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Is this "Clayton's harmonisation"?
 

In a recent “webinar” presentation, Nichola Constant, Director, People and Culture Strategies, questioned whether the use of jurisdictional notes in the model Work Health and Safety Bill (WHS Bill) could lead to “Clayton’s harmonisation”, referring to the non-alcoholic drink which was billed as the “drink you are having when you’re not having a drink” popular in the 1990s.

The WHS Bill contains a number of “jurisdictional notes” which specifies the areas in which a jurisdiction enacting the WHS Bill is permitted to deviate from the provisions of the WHS Bill. The jurisdictional notes are all collated in an appendix to the WHS Bill.

While many of the jurisdictional notes are relatively insignificant in nature (e.g. jurisdictions are permitted to use a name other than the Work, Health and Safety Act 2010 to describe the WHS Bill), Ms Constant highlights two particular areas where jurisdictional variation are permitted which could have important ramification for OHS harmonisation.

Firstly, Constant raises issue with the fact that each jurisdiction is able to determine the extent to which offences in that jurisdiction have extraterritorial reach. Constant uses a practical example to highlight the problems which could ensue from this permitted deviation:

“Let’s use the example of a trucking company based in Brisbane but engaged in operations around Australia. Let’s say for argument’s sake that there is a workplace incident on a NSW road and Queensland’s Work Health and Safety Act states that offences under it have extraterritorial application. This could lead to the hypothetical employer in this scenario being investigated by WorkCover Queensland and WorkCover NSW. If different prosecutorial guidelines operate, then a different decision as to prosecution could be made in different states regarding the same incident.”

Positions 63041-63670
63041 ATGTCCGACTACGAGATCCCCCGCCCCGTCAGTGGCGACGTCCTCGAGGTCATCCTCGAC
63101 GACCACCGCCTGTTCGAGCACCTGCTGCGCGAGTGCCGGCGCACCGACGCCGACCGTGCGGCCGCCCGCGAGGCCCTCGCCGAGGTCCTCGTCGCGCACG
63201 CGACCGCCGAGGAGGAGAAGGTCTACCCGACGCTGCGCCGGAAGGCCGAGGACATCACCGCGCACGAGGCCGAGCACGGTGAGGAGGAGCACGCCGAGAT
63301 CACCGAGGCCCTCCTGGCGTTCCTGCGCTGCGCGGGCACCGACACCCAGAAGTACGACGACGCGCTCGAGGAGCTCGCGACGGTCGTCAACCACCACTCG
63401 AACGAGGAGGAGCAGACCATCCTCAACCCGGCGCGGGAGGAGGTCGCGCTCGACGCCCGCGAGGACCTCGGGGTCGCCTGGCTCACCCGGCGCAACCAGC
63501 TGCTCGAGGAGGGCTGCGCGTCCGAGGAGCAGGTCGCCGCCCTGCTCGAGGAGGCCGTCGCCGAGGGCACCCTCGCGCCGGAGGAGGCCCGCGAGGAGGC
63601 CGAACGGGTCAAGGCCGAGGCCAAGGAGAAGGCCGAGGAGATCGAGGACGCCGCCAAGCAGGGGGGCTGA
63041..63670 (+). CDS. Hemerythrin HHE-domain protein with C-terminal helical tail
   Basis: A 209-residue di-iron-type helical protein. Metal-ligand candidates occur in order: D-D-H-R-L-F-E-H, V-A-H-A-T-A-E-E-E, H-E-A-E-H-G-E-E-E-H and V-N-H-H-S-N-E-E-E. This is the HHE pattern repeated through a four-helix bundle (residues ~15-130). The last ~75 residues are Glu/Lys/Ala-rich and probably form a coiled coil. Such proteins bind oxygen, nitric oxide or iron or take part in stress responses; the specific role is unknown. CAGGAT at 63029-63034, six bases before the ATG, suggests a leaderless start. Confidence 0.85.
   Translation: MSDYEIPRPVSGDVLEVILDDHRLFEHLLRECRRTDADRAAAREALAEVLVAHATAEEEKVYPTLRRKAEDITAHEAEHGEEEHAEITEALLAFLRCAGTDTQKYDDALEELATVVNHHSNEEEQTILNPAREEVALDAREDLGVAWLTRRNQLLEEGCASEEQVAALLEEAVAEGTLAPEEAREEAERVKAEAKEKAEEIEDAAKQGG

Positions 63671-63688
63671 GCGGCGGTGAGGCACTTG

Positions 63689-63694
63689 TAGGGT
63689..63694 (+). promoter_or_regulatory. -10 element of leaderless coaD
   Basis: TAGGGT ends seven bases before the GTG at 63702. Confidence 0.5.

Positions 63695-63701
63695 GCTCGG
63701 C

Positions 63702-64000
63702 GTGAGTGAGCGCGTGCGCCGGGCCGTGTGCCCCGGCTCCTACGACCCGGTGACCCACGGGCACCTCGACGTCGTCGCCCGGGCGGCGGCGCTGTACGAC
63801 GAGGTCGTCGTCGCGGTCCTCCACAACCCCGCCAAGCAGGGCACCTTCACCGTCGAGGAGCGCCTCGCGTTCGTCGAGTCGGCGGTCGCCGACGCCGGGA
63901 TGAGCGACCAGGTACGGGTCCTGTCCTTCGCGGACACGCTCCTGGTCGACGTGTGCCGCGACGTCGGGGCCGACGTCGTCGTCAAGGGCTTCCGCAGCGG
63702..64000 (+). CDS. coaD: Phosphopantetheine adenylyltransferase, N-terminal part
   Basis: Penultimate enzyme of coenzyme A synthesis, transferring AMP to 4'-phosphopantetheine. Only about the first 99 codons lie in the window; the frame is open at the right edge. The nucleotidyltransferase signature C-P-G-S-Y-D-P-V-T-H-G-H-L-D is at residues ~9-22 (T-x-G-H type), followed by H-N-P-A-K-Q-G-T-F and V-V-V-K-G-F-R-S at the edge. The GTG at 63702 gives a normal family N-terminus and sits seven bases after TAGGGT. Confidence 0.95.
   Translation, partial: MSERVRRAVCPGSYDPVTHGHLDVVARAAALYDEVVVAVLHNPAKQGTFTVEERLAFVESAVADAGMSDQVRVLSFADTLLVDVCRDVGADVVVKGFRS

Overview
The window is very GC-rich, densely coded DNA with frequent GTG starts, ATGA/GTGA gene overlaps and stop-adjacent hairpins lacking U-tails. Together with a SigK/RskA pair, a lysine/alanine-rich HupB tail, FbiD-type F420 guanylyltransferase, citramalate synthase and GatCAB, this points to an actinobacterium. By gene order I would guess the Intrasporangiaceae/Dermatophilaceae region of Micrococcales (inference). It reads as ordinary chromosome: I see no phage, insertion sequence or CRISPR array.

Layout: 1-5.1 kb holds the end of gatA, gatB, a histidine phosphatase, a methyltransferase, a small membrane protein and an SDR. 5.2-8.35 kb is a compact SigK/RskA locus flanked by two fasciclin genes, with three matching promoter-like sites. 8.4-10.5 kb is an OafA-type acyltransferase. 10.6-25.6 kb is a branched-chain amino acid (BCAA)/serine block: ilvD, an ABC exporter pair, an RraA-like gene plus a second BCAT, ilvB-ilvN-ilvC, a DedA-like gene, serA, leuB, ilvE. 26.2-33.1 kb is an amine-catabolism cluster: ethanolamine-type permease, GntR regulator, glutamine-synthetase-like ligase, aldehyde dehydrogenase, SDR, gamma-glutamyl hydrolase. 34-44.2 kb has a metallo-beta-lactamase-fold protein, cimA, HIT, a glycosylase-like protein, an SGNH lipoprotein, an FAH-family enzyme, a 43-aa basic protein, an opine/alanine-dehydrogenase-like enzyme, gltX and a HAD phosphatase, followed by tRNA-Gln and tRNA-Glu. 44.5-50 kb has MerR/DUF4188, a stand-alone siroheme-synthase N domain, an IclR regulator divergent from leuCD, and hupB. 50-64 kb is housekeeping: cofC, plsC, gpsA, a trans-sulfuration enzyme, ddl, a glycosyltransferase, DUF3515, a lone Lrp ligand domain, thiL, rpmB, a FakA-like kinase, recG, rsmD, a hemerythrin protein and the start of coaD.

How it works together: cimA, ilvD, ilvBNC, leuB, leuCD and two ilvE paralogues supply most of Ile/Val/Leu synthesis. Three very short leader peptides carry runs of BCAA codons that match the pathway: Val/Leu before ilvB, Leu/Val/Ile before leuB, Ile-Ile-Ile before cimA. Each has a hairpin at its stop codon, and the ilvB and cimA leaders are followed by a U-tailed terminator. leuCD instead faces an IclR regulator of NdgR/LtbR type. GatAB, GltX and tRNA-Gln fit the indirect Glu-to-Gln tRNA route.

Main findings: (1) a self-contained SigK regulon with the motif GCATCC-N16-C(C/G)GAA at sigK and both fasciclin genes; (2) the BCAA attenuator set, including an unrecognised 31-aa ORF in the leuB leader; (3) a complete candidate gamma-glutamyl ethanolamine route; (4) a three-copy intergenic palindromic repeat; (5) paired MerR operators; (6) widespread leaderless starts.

When asked about the Heads of Workplace Safety Authority’s “WHS Regulators in Harmony” project to develop a uniform compliance and enforcement policy, Constant responded:

“We are yet to see what the uniform compliance and enforcement policy will look like. Given the very different histories and institutional cultures operating at the various workplace safety authorities, absolute uniformity may be quite difficult to achieve.”

Constant also sees the fact that the jurisdictional notes permit the various jurisdictions to determine the relationship between the principal WHS Bill and other laws in that jurisdiction as problematic. Although the breadth of coverage of the Work Health and Safety Regulations will no longer necessitate numerous other pieces of legislation regulating OHS in particular industries or in relation to specific OHS issues (e.g. Dangerous Goods Act 1985 (Vic)), according to Constant:

“We are yet to see whether the different jurisdictions will retain their industry/issue specific legislation. Although the WHS Regulations will have a bearing on this question, we shouldn’t forget the political and industrial landscape.”

Constant adds, “practically speaking, 2012 could be the best political environment for OHS harmonisation to commence”.

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